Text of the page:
This eulogy honors the lives of Lorenzo Orsetti and Ahmed Hebeb, who were killed during the last days of the fighting against the Islamic State in March 2019. For more background on the conflict, read this article and this interview with Tekoşîna Anarşîst.
Lorenzo Orsetti and Ahmed Hebeb in the vicinity of Baghuz in March 2019; the last known photograph of either of them.
Three years ago, on March 18, 2019, my friend Lorenzo Orsetti was killed in action during the battle of Baghuz Fawqani. He was fighting with the Syrian Democratic Forces against the last bastion of the Islamic State in Syria. Before any more time passes, I would like to say a few words in his memory.
Lorenzo was an anarchist from Florence, Italy. At the time of his death, he and I were members of Tekoşîna Anarşîst, a group of anarchist internationals participating in the ongoing revolution in northeastern Syria, otherwise known as Rojava.
I met Lorenzo on my first day in Syria and I was with him nearly every day of the last six months of his life. Until he died, I never knew his real name, nor where exactly he was from. To me, he was Tekoşer Piling—that was his nom de guerre. It means “Struggle Tiger” in Kurmanji Kurdish.
In some ways, Lorenzo and I knew very little about each other. In all the time we spent together, we rarely discussed our feelings, the future, or our past lives back home. Nevertheless, we were comrades in arms. We served in the same unit, slept in the same room, trained and exercised together every morning, alternated shifts on guard duty every night, shared hundreds of meals and thousands of cups of tea, rotated chores, cleaned up after each other, and deployed to the front line together twice, where we survived several firefights and various close brushes with death. I trusted Lorenzo with my life, and he never let me down.
Lorenzo Orsetti with the flag of Tekoşîna Anarşîst. “In this picture, he was being self-deprecating by being as over the top as possible.”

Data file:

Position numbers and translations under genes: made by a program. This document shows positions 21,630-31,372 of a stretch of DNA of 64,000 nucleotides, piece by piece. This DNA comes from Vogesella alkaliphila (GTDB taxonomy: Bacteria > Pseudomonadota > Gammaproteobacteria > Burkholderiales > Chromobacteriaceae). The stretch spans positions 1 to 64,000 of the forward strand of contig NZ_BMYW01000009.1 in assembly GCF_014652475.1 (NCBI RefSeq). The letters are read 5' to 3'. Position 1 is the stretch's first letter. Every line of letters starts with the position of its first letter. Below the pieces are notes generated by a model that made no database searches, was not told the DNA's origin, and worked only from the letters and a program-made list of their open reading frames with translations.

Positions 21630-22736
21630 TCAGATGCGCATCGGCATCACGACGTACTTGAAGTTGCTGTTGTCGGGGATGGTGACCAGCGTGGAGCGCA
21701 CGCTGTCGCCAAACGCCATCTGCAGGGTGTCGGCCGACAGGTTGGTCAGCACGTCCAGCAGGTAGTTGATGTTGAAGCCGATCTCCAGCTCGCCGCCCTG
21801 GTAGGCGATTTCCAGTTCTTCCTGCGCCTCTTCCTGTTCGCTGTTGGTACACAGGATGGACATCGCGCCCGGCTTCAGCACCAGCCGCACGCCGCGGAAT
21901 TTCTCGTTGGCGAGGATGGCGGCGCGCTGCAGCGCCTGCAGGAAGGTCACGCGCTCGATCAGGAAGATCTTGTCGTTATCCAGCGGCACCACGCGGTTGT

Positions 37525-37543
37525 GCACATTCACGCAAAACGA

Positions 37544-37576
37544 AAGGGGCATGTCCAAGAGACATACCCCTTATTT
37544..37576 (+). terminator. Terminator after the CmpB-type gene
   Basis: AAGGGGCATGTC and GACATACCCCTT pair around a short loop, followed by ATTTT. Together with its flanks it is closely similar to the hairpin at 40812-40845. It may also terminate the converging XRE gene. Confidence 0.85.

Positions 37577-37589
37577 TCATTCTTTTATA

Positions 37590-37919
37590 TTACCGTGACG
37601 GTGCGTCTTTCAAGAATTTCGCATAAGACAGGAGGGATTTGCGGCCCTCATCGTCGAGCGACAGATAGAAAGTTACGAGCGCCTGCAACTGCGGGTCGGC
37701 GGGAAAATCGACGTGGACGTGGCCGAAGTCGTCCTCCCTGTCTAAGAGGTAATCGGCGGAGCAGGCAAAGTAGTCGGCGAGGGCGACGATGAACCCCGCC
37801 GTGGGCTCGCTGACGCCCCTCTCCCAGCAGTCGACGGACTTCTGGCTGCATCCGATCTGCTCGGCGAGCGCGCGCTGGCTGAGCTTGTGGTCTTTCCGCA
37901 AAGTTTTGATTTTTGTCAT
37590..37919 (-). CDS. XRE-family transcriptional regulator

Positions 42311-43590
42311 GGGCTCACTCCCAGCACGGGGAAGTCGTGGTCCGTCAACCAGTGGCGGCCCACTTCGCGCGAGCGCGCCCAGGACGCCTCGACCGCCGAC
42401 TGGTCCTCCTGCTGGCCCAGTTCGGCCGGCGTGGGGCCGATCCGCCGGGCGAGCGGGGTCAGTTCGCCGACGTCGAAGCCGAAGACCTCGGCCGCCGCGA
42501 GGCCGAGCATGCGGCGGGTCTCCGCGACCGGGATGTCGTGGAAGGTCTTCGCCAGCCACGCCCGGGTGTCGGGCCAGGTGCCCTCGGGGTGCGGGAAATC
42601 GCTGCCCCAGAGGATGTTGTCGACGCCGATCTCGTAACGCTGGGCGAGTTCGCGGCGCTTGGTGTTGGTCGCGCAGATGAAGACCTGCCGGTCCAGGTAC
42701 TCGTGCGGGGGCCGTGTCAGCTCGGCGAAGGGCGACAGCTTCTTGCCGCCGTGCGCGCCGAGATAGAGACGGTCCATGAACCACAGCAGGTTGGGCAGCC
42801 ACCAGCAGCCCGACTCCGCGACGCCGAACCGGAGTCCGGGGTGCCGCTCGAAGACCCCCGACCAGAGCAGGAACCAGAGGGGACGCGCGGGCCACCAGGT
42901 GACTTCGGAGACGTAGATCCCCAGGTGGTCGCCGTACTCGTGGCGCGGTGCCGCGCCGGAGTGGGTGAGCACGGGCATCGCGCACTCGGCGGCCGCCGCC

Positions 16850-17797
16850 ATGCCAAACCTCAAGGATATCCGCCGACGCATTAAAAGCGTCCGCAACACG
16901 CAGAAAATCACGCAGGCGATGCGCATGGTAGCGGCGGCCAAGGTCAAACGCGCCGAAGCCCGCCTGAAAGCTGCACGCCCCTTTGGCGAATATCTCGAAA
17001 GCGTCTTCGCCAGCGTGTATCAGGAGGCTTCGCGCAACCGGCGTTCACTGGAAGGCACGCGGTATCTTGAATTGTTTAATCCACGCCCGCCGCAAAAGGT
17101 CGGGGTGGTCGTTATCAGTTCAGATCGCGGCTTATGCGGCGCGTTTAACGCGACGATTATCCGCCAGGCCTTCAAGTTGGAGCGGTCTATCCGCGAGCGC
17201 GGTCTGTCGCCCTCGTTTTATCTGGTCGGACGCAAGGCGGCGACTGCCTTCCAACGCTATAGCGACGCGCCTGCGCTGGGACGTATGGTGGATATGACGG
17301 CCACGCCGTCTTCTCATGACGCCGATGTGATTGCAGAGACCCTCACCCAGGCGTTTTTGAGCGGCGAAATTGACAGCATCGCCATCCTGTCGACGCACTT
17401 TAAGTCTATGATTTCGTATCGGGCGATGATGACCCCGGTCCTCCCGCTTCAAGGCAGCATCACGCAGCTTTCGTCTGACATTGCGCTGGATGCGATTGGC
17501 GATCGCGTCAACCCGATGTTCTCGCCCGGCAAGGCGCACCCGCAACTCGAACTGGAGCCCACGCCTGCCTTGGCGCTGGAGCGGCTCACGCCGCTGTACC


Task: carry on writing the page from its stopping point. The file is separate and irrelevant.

What can I say to do justice to Heval Tekoşer?
First and foremost, I will say that Lorenzo was a revolutionary in action and conviction, and that he was very brave. He did not come to Rojava to make money, to live off of the largesse of the movement, or to get famous on the internet. He took his duty as an internationalist seriously. For the year and a half that he served in Syria, he volunteered for every single assignment possible, from Afrin to Deir Ezzor, from one end of the liberated territory to the other. At various times and places, he fought with the predominately Kurdish People’s Protection Units (YPG), the Turkish communist organization TIKKO, Arab units of the Syrian Democratic Forces, Anti-Fascist Forces in Afrin, and Tekoşîna Anarşîst. He wasn’t messing around. By the time he died, he was a seasoned and widely respected veteran, well known as the first in the line of fire and the last to leave. I had begun to believe that Lorenzo was bulletproof—until he wasn’t.
That said, Lorenzo was by no means a one-dimensional soldier of fortune. He did not love war for its own sake. He read and wrote constantly. He studied history, politics, language, theory, tactics and strategy. His Kurmanji was decent and he was learning Arabic. He knew what he was fighting for, and he truly believed in the principles of autonomy, ecology, and women’s liberation that we saw being put into practice in Rojava, however imperfectly. He lived by his principles and he died for them.
Lorenzo Orsetti at the front in the desert outside of Hajjin in Deir Ezzor at the end of 2018.
In addition to his considerable prowess as a freedom fighter, Lorenzo was an all-around remarkable human being. A chef by trade, he would regularly conjure up delicious meals from basic rations. On birthdays and special occasions, he would track down better ingredients and spend hours making gnocchi and delectable sauces from scratch. He spoke English well, if not exactly fluently, peppering it with fabulous malapropisms, Italian idioms, and peculiar turns of phrase. He could get his point across in a meeting with brutal precision, using half as many words as a native English speaker would. He was quick to anger and quick to forgive, capable of firing off a volley of hair-raising insults when provoked and of completely forgetting the incident within minutes. Lorenzo loved dogs and was especially kind to puppies. He had a thing for odd techno, jihadi nasheeds, and the song “Live By The Gun” by Waka Flocka Flame. He was short and stocky, covered in tattoos, and a ranked world-class master of the video game “Warhammer 40,000: Dawn of War III.” If there was ever a moment where there was nothing more important that he had to do, he could be quite content to wrap himself up in a blanket, stretch out on the floor, break out his phone, and do battle with the orks of Tartarus, a practice that—for reasons quite beyond me—he would refer to as “pumping my cannon.” He was a real one.